A. Schematic diagram of the different stages of Ca2+-triggered synaptic vesicle exocytosis and of the functions of Syt1 and Syt7 in the maintenance of the RRP size, clamping spontaneous mini release (which is in itself Ca2+-dependent via the actions of an as yet unidentified Ca2+ sensor ), and Ca2+ triggering of delayed and fast release. B. The three different functions of Syt1 (top) and Syt7 (bottom) are depicted by arrows; the C2 domain requirement for each function is described on top of the arrows. In addition, schematic diagrams of the Syt1 and Syt7 domain structures are shown, with the top-loop Ca2+-binding sequences of a given C2 domain that is required for a particular function indicated in red.
The RRP Function of Syt1 and Syt7
The conclusion that Syt1 and Syt7 are required for maintaining a normal RRP size is based on the observation that simultaneous loss-of-function of both Syt1 and Syt7 decreased the RRP size, whereas loss-of-function of only Syt1 or Syt7 alone had no effect on RRP size (Figs 1–3). The fact that the RRP phenotype—different from the Ca2+-triggering phenotype [22,28]—was only observed upon ablating both Syt1 and Syt7, and that it was rescued by either WT Syt1 or Syt7 but not by mutant Syt1 or Syt7 with substitutions in their top-loop sequences, demonstrates the specificity of the phenotype. We measured the RRP size via the release elicited by a brief application of hypertonic sucrose . A phenotype observed with this procedure could also have been due to changes in synapse number or synapse structure, but we detected no alterations in either parameter as assessed by immunocytochemistry and EM (Fig 5) . We also confirmed that under our conditions, sucrose-induced synaptic responses reflect a Ca2+-independent priming process, showing that the involvement of Syt1 and Syt7 in priming cannot operate by low-level Ca2+ binding to Syt1 or Syt7 (S1 Fig).
Our results raise the important question whether the priming and Ca2+-triggering functions of Syt1 and Syt7 are distinct or identical, i.e., do Syt1 and Syt7 really function as Ca2+ sensors at all, or only as priming factors? This question is prompted by our surprising observation that mutations in the top-loop sequences of Syt1 and Syt7, which contain their Ca2+ binding sites block their priming functions, raising the possibility that what was previously observed as a Ca2+-triggering function may in fact represent a priming function. However, three observations document that synaptotagmins perform distinct functions in RRP maintenance and Ca2+ triggering. First, the Ca2+-triggering functions of Syt1 and Syt7 are clearly apparent in their individual KOs [22,27–29,39], whereas their priming functions are not. The Ca2+-triggering phenotype of the Syt1 KO or KD includes a block of nearly all fast synchronous release, while the Ca2+-triggering phenotype of the Syt7 KO or KD impairs delayed asynchronous release [27–29]. Second, Syt1 requires distinct sequences for its priming and Ca2+-triggering functions—the former can be mediated by either the C2A or the C2B domain top-loop sequences, whereas the latter is blocked selectively by mutations in the C2B-domain top-loop sequences (Fig 5) [60–62]. Thus, Syt1 with a C2B domain mutation can still mediate priming but not Ca2+ triggering, demonstrating that the priming and Ca2+-triggering functions of Syt1 are mechanistically distinct. Third, changing the Ca2+-binding affinity of Syt1 changes the Ca2+ dependence of fast neurotransmitter release in a parallel fashion [23,54]. Together, these points establish that priming and Ca2+ triggering are separate processes for synaptotagmins.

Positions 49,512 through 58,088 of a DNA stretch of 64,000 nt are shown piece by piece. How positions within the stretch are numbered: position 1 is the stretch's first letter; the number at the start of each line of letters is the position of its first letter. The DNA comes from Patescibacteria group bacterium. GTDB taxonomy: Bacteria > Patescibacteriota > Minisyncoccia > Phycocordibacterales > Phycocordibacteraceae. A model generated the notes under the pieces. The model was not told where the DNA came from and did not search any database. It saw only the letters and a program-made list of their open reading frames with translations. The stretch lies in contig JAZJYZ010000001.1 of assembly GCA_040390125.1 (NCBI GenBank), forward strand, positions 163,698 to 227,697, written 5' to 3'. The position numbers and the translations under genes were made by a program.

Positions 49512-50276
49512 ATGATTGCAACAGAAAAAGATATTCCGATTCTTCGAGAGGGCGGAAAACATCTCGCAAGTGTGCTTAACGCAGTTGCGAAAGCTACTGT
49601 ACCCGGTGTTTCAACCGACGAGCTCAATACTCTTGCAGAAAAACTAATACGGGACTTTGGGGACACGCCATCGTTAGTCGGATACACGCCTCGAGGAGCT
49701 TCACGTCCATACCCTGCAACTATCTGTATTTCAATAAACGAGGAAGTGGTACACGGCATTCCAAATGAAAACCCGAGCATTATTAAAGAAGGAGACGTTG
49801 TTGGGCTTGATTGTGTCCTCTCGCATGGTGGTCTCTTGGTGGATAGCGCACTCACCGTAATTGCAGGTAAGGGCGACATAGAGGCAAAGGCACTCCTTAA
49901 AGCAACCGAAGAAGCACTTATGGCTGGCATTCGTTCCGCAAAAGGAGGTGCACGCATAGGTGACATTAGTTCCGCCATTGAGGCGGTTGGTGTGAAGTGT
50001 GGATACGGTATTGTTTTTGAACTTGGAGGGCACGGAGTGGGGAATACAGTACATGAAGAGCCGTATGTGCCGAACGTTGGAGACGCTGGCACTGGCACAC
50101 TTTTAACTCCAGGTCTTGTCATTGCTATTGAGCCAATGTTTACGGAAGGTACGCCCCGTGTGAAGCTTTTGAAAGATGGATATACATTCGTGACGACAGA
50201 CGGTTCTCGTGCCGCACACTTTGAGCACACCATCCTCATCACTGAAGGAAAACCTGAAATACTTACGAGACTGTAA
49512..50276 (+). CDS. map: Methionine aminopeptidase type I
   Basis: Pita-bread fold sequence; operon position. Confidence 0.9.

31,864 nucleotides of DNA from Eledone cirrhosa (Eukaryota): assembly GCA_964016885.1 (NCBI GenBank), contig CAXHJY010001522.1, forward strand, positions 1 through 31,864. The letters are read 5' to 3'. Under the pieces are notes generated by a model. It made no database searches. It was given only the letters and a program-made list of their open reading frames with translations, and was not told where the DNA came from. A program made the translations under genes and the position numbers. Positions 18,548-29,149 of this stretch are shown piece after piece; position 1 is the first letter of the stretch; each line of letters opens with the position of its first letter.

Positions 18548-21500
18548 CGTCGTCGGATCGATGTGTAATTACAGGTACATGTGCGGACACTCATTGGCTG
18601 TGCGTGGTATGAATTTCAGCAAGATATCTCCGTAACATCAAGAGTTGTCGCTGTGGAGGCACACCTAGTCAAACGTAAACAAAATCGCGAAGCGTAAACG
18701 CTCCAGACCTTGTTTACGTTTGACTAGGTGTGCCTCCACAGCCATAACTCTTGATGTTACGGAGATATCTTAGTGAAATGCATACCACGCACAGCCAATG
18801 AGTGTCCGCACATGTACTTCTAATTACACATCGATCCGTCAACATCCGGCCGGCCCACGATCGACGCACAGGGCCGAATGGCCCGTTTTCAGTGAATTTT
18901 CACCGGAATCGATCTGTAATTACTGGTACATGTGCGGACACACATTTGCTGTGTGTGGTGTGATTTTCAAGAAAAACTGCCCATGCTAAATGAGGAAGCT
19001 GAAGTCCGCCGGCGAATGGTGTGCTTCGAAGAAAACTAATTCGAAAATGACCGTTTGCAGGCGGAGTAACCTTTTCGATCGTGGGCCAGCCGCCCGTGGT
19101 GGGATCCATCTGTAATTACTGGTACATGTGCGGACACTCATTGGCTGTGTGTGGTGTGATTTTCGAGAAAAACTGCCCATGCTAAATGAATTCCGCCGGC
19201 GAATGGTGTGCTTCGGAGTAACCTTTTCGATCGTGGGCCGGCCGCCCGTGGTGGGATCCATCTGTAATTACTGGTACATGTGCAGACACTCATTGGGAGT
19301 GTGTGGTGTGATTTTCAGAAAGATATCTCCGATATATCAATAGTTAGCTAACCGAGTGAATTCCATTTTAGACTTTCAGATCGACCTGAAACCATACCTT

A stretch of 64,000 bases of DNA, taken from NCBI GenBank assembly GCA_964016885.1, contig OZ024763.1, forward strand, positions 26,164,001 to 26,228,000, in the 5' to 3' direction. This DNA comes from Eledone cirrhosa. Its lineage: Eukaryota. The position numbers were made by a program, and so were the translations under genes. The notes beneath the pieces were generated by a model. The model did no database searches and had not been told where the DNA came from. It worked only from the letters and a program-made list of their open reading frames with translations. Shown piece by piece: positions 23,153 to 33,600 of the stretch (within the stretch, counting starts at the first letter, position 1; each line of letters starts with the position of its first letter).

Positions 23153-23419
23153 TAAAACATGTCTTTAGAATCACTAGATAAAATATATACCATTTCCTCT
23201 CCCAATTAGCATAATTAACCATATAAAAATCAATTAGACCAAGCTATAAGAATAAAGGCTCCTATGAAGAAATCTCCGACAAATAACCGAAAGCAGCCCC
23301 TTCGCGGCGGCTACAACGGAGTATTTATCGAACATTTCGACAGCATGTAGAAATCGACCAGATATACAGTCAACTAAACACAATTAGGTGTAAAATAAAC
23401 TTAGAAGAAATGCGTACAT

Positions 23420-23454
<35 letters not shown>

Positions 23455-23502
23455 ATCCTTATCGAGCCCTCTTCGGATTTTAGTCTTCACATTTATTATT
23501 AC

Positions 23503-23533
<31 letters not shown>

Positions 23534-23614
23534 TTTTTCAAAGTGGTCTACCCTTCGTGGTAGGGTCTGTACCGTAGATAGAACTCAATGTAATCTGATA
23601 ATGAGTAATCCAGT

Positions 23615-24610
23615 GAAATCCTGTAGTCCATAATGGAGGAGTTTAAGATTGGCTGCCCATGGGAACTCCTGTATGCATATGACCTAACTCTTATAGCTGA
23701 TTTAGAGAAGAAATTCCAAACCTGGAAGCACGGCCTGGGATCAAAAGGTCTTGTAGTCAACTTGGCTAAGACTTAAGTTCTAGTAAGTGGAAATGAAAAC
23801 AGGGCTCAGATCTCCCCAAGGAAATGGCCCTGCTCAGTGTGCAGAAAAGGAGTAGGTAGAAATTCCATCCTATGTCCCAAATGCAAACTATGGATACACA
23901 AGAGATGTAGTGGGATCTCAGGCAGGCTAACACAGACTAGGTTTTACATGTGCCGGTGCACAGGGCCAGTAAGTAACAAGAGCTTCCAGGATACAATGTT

What exactly do synaptotagmins do with respect to the RRP? The phenotype we observe consists of a major decrease in the RRP size without a change in the rate of RRP replenishment, suggesting that the capacity of the RRP is decreased. Vesicles in the RRP are thought to be docked by partial or complete assembly of SNARE complexes . Syt1 is known to bind to assembled SNARE complexes in both a Ca2+-dependent and a Ca2+-independent manner , and we show here that Syt7 also binds to SNARE complexes (Fig 6), and that Syt1 can promote SNARE complex assembly in the presence of complexin (Figs 7 and 8). It is therefore tempting to speculate that synaptotagmins bind to and even promote the formation of assembled SNARE complexes of vesicles in the RRP in a Ca2+-independent manner, and that the RRP size decreases in the absence of synaptotagmins because their binding to assembling SNARE complexes stabilizes the primed state of synaptic vesicles. This model agrees well with recent crystallography studies , although the precise atomic configuration of the synaptotagmin complexes with SNARE complexes remains unclear, and it seems likely that there are multiple binding interfaces that may also serve to multimerize assemblies of synaptotagmins with SNARE–complexin complexes. Thus, we propose that other proteins—in particular Munc13 —catalyze the actual priming reaction by facilitating SNARE complex assembly, but that synaptotagmins stabilize primed vesicles in the RRP, thereby enabling a normal RRP size.
Relation to Previous Functional Studies